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Dental Bone Grafting

What is Bone Grafting

A dental bone graft is a procedure performed to increase the amount of bone in a part of the jaw where bone has been lost or where additional support is needed. Bone may be taken from elsewhere in the body and surgically fused to existing bone in the jaw. Sometimes, synthetic bone material is used. A dental bone graft is sometimes needed if further procedures, such as dental implants, are necessary or if bone loss is affecting the health of nearby gums and teeth. Read on to learn how dental bone grafts work, how the procedure is done, and what results you can expect from this procedure.

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Dental Bone Grafting

There are several ways dental bone grafting can be done, but the basic procedure is the same: A dentist or oral surgeon makes an incision in the jaw and grafts (attaches) other bone material to the jaw. A dental bone graft is usually done if someone has lost one or more adult teeth or has gum disease. Both of these conditions can cause bone loss in the jaw.
 

The preferred approach for dental bone grafting is to use your own bone from the hip, tibia, or back of the jaw. This is known as an autograft. Autografts are usually the “gold standard,” since they increase bony support in the jaw and promote faster healing and new bone formation.

Who’s a good candidate for a dental bone graft?

Here are some of the most common reasons you may need a dental bone graft:

Implants for missing teeth.

People who are going to receive implants in place of missing teeth are common candidates for dental bone grafts. Dental implants are artificial roots shaped like screws that are placed in the jawbone. A crown that matches nearby teeth is then placed atop the implant. Often, bone grafting is necessary to provide a strong enough base for an implant. In a 2016 study-trusted Source of nearly 800 people who received implants, more than half of the implant sites required bone grafting first.

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Tooth loss or gum disease

Even if you’re not receiving an implant, dental bone grafting may be necessary to support a section of the jaw that has lost bone because of tooth loss or gum disease. Bone loss can start to affect nearby teeth and gum tissue. Stabilizing the jaw with a bone graft can help prevent further bone loss and the long-term health complications that come with it. If gum disease isn’t managed effectively, it can lead to further tooth loss and even heart disease.

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Bone Loss

Other candidates for dental bone grafts include those whose appearance has been affected by bone loss. Losing bone mass in the jaw can cause the face to look shorter than it used to. If the lower jawbone loses bone mass, it can appear to protrude forward. Without healthy bone structure underneath them, the lips and muscles around them can change in appearance. The skin in the jaw area can appear more wrinkled. Bone loss in the jaw is more common among older adults, just as the odds of developing the bone-thinning condition osteoporosis increase as you get older. But a person of any age who has suffered an injury to the jaw or experienced problems related to poor dental hygiene or other health problems, such as major infections, may need a dental bone graft, too.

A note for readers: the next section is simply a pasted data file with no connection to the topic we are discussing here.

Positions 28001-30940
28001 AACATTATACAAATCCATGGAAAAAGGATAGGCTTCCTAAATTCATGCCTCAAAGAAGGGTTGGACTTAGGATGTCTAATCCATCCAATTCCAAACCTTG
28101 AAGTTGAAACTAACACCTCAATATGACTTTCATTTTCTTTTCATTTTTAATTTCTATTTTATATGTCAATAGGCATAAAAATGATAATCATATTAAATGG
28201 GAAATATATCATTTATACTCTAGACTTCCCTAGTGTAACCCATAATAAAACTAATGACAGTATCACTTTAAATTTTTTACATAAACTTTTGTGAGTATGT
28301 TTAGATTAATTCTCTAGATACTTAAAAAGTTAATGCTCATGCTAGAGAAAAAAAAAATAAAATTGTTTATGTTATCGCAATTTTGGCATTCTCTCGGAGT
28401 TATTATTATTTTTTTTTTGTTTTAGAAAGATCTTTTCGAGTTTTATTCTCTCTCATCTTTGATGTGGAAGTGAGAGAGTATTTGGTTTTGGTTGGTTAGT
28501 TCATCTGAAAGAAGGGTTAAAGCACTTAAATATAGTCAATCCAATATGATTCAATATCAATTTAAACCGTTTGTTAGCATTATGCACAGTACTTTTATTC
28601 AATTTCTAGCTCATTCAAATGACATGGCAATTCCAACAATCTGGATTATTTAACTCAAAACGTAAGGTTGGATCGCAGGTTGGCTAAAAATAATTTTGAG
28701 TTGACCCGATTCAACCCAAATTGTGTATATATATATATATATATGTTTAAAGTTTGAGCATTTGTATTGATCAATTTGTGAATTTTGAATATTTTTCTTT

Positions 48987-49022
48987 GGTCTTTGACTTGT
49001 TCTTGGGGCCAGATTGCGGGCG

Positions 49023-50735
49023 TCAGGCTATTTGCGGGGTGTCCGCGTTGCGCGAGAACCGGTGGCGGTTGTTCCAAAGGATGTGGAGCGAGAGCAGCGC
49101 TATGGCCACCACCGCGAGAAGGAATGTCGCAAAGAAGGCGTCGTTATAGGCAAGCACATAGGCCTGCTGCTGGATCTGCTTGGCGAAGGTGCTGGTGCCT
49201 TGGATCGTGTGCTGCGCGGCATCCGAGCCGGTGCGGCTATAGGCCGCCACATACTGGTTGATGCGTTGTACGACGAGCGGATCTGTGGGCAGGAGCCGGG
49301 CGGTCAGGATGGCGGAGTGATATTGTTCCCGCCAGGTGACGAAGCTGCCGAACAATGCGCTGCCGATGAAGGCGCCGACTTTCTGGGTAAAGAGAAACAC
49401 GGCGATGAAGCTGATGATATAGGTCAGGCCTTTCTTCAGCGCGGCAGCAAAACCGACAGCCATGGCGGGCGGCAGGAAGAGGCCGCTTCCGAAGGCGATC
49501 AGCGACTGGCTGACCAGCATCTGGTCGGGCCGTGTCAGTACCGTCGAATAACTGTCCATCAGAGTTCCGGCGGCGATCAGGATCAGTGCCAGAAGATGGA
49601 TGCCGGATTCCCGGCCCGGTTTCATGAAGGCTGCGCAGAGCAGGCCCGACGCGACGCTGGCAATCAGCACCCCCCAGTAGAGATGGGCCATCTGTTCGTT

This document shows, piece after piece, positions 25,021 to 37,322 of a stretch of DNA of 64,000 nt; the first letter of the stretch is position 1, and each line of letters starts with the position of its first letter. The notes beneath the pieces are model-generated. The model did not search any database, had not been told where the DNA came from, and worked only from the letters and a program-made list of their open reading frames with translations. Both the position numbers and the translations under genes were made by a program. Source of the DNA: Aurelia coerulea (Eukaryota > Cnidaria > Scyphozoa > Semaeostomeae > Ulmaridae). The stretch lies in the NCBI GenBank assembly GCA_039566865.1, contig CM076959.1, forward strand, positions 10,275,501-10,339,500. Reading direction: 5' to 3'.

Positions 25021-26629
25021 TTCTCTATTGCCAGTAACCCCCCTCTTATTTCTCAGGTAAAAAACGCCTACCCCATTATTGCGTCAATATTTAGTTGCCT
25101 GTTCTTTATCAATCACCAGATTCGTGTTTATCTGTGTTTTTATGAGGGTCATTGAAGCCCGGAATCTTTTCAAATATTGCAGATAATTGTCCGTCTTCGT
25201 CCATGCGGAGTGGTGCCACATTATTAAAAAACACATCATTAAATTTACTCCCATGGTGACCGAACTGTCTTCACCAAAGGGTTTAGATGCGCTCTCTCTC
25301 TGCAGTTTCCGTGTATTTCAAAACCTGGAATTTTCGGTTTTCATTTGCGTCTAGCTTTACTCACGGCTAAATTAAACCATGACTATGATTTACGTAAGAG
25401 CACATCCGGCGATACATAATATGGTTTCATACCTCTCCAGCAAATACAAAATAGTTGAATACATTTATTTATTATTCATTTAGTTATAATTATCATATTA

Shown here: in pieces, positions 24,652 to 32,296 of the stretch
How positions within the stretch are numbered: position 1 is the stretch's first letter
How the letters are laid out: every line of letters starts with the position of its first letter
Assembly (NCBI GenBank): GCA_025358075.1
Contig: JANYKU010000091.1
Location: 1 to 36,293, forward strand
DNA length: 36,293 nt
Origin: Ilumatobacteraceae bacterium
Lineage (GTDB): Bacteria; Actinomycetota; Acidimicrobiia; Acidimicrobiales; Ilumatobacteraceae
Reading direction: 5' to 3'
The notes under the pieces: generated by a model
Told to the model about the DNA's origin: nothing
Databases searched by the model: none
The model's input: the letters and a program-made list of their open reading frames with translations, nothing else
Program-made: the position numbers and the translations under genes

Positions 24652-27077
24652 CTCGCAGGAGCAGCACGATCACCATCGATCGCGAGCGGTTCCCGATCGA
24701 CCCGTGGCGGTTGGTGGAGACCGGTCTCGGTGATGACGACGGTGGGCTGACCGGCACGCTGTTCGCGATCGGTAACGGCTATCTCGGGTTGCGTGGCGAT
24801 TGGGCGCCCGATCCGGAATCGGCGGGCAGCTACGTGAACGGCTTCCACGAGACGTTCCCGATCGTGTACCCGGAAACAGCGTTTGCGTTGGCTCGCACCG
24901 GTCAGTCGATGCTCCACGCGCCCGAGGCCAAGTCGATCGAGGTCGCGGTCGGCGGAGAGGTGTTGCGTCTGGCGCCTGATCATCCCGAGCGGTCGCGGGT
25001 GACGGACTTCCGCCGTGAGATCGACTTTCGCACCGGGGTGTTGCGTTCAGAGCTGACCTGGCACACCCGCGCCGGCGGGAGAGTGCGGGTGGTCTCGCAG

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How is the dental bone graft procedure done?

Here’s how the typical dental bone graft is done:

  • You’ll receive anesthesia before the procedure, and your vital signs will be monitored throughout.

  • The dental technician will clean the affected area.

  • Your surgeon will make an incision in the gum to separate it from the bone where the graft is to be placed.

  • The surgeon will place the bone material between two sections of bone that need to grow together.

  • The bone graft is secured with a dissolvable adhesive material or membrane or with special screws.

  • The incision is then sewn up to begin healing.

There are three main types of dental bone grafts procedures. Each one is useful for different circumstances affecting the jaw.

Block Bone Graft

Bone is typically taken from the back of the jawbone, near your wisdom teeth (or where your wisdom teeth once were). This is usually done in cases where there’s been significant bone loss toward the front of the jaw.​

Sinus Lift

When bone loss has occurred near the upper molars, allowing the sinuses to move down, a bone graft is done to restore upper jaw stability while the sinuses are also moved back to their proper position.

Socket Graft

The bone graft is done at the same time a tooth is extracted to avoid bone loss that might otherwise occur once the tooth is removed.

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Dental bone grafts are done to help prevent long-term health problems associated with tooth loss and gum disease as well as to provide sufficient bone material to support dental implants. This common procedure is usually safe and well tolerated, though there are risks of side effects and complications. Following your doctor’s guidance during recovery will help minimize your chances of having problems after the procedure and improve the odds of maintaining good dental health in the years ahead.